Full-Time Reporter 
The Farmington/Rosemount Independent Town Pages is seeking a qualified candidate to be our next full-time reporter. More...

Marketing Consultant 
The West Central Tribune is now hiring a full time Marketing Consultant. More...

Advertising Coordinator
The West Central Tribune is now hiring a full time Advertising Coordinator. More...

The Morrison County Record in Little Falls, MN, and the Dairyland Peach, in Sauk Centre, MN, two award-winning free distribution newspapers under common ownership, are looking for a full-time general assignment reporter to cover the news and work on special projects. More...

Faribault Daily News – Reporter
The Faribault Daily News is looking for a reporter, but we won’t settle for the ordinary. We need someone who’s equally comfortable writing an enterprise piece on budget trends or a feature on an interesting resident, and who will tweet about it all the while. More...

General Assignment Reporter
The Litchfield Independent Review seeks a talented, energetic journalist to join our award-winning team. This is a general assignment reporter position. More...

News Reporter – Le Mars, IA
The Le Mars Daily Sentinel, a four-day-a-week newspaper in northwest Iowa, seeks a motivated news reporter who can generate ideas, turn in accurate and well-organized stories, meet daily deadlines and work well with our newsroom. More...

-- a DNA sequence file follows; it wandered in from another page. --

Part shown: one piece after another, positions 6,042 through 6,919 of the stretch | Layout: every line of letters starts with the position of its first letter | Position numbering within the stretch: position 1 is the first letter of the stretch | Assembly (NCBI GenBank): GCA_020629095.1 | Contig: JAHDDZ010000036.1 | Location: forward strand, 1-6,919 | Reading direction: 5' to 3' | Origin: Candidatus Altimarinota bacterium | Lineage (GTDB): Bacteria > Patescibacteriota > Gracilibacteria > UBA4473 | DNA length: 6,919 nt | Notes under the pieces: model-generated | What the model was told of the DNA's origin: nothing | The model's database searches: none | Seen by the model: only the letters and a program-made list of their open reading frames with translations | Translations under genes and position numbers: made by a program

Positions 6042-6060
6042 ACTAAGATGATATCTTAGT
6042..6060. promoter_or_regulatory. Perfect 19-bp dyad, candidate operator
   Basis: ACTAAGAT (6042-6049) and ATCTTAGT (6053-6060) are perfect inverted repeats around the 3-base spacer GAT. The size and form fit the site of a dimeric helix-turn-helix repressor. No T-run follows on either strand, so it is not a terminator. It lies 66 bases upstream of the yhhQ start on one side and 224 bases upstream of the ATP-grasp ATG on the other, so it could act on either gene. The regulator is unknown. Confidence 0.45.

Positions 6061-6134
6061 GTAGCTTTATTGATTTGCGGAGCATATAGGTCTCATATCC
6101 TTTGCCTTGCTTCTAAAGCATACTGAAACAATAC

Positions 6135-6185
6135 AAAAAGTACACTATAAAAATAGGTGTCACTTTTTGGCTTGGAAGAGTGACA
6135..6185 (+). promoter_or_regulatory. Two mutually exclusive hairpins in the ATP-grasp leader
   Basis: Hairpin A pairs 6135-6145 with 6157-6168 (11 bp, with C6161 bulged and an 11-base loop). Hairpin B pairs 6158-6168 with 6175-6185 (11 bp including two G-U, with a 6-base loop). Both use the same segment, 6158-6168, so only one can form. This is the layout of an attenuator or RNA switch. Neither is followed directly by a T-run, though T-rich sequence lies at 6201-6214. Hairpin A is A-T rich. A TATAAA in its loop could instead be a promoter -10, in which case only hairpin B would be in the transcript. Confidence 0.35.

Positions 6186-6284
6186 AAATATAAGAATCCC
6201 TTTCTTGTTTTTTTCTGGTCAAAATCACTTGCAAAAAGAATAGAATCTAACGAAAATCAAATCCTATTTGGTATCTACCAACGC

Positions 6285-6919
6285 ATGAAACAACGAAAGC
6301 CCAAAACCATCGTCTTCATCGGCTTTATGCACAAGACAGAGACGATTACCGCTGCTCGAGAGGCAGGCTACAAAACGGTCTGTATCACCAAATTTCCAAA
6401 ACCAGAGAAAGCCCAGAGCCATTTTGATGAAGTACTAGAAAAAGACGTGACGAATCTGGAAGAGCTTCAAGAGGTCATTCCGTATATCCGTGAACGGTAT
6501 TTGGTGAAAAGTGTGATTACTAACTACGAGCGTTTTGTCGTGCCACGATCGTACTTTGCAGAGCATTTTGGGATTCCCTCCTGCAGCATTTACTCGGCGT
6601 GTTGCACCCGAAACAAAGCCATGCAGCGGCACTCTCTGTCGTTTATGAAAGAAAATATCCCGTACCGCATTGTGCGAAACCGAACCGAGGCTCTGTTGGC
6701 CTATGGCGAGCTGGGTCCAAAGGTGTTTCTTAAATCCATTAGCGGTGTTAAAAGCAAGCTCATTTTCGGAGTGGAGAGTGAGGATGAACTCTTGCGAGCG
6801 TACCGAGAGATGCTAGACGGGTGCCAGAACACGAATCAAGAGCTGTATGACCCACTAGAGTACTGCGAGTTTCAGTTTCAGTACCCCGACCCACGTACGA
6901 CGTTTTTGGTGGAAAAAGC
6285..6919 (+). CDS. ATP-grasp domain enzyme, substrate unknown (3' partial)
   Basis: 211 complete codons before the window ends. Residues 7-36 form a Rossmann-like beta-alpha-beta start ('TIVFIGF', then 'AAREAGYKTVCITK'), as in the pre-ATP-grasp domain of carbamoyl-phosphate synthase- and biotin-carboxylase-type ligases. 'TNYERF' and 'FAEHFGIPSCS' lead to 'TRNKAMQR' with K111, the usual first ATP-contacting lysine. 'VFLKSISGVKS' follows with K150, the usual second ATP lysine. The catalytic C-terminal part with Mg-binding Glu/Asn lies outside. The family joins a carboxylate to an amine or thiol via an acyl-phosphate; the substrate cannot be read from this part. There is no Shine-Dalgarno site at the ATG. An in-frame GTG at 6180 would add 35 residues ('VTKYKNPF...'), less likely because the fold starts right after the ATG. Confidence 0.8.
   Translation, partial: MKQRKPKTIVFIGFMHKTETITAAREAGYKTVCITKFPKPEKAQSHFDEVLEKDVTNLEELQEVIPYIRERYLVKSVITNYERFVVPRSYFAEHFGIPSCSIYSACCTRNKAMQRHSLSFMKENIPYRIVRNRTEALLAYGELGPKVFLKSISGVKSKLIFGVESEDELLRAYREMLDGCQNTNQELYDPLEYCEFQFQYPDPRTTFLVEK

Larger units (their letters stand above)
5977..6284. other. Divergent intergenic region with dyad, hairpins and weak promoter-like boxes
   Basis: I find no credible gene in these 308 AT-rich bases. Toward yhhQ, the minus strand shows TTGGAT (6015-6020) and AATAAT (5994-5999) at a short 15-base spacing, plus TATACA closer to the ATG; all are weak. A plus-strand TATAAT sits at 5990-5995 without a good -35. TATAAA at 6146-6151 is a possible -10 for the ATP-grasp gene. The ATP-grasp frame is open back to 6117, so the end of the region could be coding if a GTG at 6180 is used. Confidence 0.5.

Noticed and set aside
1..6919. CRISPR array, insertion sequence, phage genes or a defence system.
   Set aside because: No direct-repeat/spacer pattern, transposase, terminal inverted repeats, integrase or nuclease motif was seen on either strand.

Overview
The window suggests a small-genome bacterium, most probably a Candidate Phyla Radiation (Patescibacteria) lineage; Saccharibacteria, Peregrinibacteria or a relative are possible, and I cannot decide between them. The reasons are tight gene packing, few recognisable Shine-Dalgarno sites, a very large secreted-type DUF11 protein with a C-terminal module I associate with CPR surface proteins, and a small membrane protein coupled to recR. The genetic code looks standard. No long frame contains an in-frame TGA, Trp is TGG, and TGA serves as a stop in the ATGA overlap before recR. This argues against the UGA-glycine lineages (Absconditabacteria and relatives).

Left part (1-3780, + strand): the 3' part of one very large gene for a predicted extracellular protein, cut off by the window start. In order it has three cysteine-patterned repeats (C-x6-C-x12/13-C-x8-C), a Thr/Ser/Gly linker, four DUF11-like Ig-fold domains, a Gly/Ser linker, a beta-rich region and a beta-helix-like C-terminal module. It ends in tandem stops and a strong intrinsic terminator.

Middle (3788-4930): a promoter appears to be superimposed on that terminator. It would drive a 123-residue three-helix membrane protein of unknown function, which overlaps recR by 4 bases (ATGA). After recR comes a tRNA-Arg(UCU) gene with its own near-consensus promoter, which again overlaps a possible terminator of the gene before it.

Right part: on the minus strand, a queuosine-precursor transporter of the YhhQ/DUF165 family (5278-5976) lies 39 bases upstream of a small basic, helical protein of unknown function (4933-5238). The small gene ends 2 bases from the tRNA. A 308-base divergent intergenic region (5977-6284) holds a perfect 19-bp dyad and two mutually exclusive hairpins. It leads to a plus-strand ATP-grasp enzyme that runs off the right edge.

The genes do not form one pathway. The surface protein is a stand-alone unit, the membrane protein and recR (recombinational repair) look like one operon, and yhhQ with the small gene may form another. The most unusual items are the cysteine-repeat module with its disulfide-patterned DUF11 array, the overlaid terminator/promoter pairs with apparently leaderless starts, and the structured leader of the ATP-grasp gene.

Digital Editor
The Post-Bulletin Co. is seeking a creative, dynamic individual to fill the role of Digital Editor, a key newsroom leadership position. More... 

Print Production/Graphic Artist
African American weekly community newspaper seeks motivated individual with experience to design and lay out newspaper pages and in-house material. More...

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Upcoming Events

Check out upcoming training events from the Local Media Association
Discounted rates for MNA Members!

New Ways to Grow Audience Online: Social Stories for Snapchat, Periscope and Facebook
August 20 | 1-2 p.m.

Inland Group Executive Conference
September 16-18

Investigative Reporting Tools for any Newsroom
Sept. 17 | 1-2 p.m.

National Newspaper Association 129th Annual Convention and Trade Show
October 1-3

MNA Board Meeting
October 15-16